Thursday, August 23, 2012

Delving Into Destiny - Carlyle Labuschagne & The Broken Series.

I've been keen to feature South African native, Carlyle Labuschagne for a while now and, with the international release this past week, of her d├ębut novel in what is to become a three part cycle called "The Broken Series", I really wanted to help create a buzz around this exciting new talent.

Carlyle first came to my attention via author Lisette Brodey, who featured her at The Swansea Herald last month and I was immediately struck, not only by Carlyle's enthusiasm and drive, but also by the visual style that she incorporates into her writing. Carlyle shared some beautiful photographic examples, taken by her, which were resplendent with colour and life and I connected with the similar process that I have employed to imbue my own writing with a visual quality. I think that giving to the reader, something that will touch off intense visual cues readily, is an important skill that is a key quality in good writing.

So to Carlyle herself.  Born and raised in South Africa, Carlyle discovered her love of words early and describes writing a poem at aged 12 that was the catalyst for a life long commitment to writing. Through college, where she received a Diploma in Novel Writing and into adulthood, Carlyle continued to hone her craft, cognisant of her dream to develop a significant project that would allow her to achieve her dream of publishing.

That project, The Broken Series, has now come to fruition. Carlyle's first book "The Broken Destiny" was released internationally this month and both she and her novel - described as a rich, dystopian sci-fi fantasy - have been making a big impression. 

Ava is the great granddaughter of the founder of their kind: The Broken were genetically enhanced to survive evolution during the last years on earth, after which their experiments were abandoned and they moved to a distant star, Poseidon. Ava carries a secret journal that one belonged to her mother, which leads her to believe that her people are not what they seem. 

Ava has to decipher her mother's rantings in the journal, differentiating truth from madness to determine The Broken's true identities and origins. A few of The Broken will soon experience a "change," and each generation's change differs from the previous. (Ava's generation has been labelled the make it or break it generation.) Weeks before Ava's seventeenth birthday, an attempted kidnapping by Zulu warriors changes her destiny forever. Saved by a Minoan boy, she is taken back to his village where all the lies about her kind's existence (and how they came to be exiled to planet Poseidon) are brought to light. The Minoans are an ancient race that carries a secret tying in with Ava's prophesied destiny. Her destiny is to rise above the fall, to become what she hates to save them all.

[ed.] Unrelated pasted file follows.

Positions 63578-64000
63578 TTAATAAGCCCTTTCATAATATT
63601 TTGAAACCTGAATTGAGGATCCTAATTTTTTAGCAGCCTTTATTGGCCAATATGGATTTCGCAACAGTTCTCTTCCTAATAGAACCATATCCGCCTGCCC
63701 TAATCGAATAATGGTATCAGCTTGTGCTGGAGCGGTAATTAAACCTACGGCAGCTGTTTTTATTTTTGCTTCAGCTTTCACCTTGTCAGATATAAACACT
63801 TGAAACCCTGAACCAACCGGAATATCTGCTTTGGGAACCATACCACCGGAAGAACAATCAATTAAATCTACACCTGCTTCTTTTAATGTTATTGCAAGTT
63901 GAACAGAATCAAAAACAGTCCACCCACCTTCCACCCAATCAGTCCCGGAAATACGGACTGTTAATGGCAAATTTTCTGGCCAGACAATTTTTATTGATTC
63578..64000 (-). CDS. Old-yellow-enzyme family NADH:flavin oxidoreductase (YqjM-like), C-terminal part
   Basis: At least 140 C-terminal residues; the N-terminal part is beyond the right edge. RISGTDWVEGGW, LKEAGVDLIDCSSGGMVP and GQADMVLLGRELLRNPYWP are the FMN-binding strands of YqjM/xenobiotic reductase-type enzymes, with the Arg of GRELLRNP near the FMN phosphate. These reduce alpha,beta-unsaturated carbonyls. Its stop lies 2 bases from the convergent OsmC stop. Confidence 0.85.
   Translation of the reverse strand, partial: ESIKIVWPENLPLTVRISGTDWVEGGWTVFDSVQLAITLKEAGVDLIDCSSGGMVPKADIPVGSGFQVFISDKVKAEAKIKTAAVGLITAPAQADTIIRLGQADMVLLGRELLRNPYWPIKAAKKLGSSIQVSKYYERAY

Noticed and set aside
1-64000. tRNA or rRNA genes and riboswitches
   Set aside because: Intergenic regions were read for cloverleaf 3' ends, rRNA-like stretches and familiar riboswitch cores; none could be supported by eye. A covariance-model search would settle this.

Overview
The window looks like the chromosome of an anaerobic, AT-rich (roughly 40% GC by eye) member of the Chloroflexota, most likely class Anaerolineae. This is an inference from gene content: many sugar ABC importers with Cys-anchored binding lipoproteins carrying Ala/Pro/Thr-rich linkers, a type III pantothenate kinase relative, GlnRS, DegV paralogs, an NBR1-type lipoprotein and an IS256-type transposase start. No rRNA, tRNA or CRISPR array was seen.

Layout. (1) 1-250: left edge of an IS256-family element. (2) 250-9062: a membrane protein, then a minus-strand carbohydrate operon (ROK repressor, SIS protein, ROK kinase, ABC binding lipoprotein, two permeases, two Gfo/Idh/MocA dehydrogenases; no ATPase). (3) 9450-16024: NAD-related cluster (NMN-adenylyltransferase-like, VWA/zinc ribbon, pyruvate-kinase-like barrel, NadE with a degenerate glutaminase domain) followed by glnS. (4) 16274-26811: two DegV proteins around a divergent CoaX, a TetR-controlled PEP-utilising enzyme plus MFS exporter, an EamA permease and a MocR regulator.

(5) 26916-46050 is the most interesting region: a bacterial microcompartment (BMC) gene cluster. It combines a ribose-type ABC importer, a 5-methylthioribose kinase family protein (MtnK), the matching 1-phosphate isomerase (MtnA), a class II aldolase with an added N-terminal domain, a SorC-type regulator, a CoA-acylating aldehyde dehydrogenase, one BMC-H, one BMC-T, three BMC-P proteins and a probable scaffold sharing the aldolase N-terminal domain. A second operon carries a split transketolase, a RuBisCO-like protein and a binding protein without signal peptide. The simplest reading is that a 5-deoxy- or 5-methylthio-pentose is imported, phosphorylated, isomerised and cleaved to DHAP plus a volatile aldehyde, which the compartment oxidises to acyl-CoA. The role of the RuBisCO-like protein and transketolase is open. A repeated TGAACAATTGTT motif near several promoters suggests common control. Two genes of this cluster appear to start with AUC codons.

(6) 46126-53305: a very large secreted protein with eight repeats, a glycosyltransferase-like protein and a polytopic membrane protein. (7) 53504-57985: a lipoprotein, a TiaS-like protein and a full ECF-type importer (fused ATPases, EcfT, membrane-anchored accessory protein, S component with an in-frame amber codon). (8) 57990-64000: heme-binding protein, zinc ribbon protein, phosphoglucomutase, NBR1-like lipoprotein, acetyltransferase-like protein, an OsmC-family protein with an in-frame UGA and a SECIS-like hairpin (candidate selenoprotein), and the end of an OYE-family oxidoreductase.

"The Broken Destiny" is a richly constructed tale, brimming with detail and narrative that draws upon classic elements of fantasy, which Carlyle has skilfully re-imagined into her own signature brand. Her characters display a dynamism and voice that are accessible and visual. They are easy to invest in and one can really foster a relationship with them - which is important as the trilogy advances. Their individual arcs are established very well and they feed from the protagonist, Ava, effortlessly. Added to the characters are the cross currents of dystopian, fantasy and science fiction genres which Carlyle manages with a deft hand. Blurring the genre lines can be quite challenging and not always successful. It requires patience and balance. That Carlyle succeeds generously here, is testament to her skill as a word smith and stylist. 

The visual qualities of the narrative are inescapable here and it is to Carlyle herself that I refer via an informal email chat about her use of imagery, among other things, in her writing.

I use many tools to stimulate the creative process. My number one is of course music. Images are a necessity. One picture can spawn an entire novel on its own. A world lies within one moment captured in that image. 

My writing process centers and unfold around three things. One the book title or title chapter - I write around that and try to keep to the theme. Two the feel of the music kind of juices the mood of the scene out for me. Three and image - draws out the creativity and focus towards where I am going, what I am feeling, there are details in images, music and words that bring my writing to life in ways other things cant.

On it's own "The Broken Destiny" stands as a compelling piece of dystopian literature that carries quality, drama and adventure effortlessly across the pages. As the first instalment of the eventual three book cycle, it leaves the reader excited for more from this universe. It is a considerable achievement.

"The Broken Destiny" can be purchased right now from Amazon.

Readers can connect with Carlyle Labuschagne at her Official Site.

Carlyle's Facebook Portal can be clicked to here.  


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